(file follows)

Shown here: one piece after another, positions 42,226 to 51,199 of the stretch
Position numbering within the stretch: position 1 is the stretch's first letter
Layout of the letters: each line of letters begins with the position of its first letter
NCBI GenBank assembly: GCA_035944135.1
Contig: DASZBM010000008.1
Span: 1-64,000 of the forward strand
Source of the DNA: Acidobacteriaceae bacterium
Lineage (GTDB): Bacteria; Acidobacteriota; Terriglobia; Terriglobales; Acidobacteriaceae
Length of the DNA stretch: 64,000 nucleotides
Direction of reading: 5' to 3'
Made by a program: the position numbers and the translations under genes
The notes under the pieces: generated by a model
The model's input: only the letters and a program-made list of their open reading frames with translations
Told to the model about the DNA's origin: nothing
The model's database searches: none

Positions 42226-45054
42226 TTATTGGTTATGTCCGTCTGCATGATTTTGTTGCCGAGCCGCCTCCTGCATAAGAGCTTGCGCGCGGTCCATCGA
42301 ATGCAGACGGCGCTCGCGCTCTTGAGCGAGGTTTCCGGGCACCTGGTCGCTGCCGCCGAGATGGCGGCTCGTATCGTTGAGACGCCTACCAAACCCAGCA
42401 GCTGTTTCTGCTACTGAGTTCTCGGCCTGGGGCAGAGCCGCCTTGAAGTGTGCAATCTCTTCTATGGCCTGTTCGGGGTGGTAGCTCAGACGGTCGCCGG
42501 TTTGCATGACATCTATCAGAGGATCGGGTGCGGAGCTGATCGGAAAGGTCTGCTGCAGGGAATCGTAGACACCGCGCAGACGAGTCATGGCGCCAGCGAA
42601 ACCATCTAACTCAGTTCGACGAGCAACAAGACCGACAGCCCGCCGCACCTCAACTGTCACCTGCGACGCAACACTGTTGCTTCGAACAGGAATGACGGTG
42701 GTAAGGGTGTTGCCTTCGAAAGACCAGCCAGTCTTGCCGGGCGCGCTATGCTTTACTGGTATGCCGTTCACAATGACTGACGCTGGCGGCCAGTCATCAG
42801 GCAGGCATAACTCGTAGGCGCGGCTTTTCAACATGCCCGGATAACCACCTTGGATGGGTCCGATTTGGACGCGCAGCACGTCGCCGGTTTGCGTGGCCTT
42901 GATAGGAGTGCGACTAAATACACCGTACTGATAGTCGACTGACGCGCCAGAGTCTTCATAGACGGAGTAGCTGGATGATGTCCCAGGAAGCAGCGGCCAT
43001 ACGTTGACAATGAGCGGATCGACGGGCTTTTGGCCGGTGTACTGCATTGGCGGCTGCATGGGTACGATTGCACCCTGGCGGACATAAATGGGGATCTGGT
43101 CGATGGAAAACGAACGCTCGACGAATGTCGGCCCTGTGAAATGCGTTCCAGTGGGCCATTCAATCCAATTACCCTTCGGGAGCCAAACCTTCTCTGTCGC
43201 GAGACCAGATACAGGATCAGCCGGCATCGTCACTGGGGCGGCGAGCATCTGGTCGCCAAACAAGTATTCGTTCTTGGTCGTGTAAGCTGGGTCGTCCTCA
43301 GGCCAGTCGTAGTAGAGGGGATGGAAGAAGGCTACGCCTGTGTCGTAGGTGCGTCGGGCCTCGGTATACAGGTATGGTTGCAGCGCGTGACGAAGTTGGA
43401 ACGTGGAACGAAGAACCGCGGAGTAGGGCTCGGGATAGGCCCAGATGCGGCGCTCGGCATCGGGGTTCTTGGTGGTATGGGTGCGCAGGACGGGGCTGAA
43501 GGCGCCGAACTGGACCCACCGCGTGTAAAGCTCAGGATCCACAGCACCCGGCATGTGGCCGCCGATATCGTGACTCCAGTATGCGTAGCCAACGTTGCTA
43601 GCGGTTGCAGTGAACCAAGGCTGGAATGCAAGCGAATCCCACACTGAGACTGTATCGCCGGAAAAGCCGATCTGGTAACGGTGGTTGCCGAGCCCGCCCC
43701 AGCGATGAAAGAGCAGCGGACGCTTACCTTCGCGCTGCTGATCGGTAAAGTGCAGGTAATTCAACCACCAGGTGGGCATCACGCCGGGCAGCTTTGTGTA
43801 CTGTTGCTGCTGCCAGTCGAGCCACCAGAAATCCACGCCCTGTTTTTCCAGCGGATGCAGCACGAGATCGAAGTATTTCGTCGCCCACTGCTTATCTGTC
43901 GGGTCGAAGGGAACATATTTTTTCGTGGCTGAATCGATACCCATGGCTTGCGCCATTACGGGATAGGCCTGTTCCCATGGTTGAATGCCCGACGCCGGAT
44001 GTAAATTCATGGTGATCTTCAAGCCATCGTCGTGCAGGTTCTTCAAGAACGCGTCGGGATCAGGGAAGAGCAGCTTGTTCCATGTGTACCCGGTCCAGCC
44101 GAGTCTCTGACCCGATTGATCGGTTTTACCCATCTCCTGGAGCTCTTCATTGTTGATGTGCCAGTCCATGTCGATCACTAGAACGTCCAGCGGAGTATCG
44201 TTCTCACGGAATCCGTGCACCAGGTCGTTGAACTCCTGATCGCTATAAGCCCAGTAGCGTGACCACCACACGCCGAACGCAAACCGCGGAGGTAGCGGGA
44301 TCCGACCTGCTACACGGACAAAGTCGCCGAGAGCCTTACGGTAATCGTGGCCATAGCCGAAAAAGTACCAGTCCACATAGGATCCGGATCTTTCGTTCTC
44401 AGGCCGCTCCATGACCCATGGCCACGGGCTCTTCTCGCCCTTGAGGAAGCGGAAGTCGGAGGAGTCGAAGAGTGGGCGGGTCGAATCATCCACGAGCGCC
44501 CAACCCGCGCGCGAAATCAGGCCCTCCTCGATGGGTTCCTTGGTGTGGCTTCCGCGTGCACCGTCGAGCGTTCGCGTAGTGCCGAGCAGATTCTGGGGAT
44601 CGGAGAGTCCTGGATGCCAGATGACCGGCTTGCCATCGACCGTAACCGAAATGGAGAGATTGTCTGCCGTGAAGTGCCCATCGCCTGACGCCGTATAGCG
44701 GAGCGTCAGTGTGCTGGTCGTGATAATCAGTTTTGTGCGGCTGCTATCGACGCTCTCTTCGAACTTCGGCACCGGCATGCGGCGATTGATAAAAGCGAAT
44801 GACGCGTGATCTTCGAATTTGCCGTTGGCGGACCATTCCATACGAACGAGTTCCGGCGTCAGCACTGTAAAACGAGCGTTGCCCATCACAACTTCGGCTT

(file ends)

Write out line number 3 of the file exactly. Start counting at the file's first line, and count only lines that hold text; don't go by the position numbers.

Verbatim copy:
Layout of the letters: each line of letters begins with the position of its first letter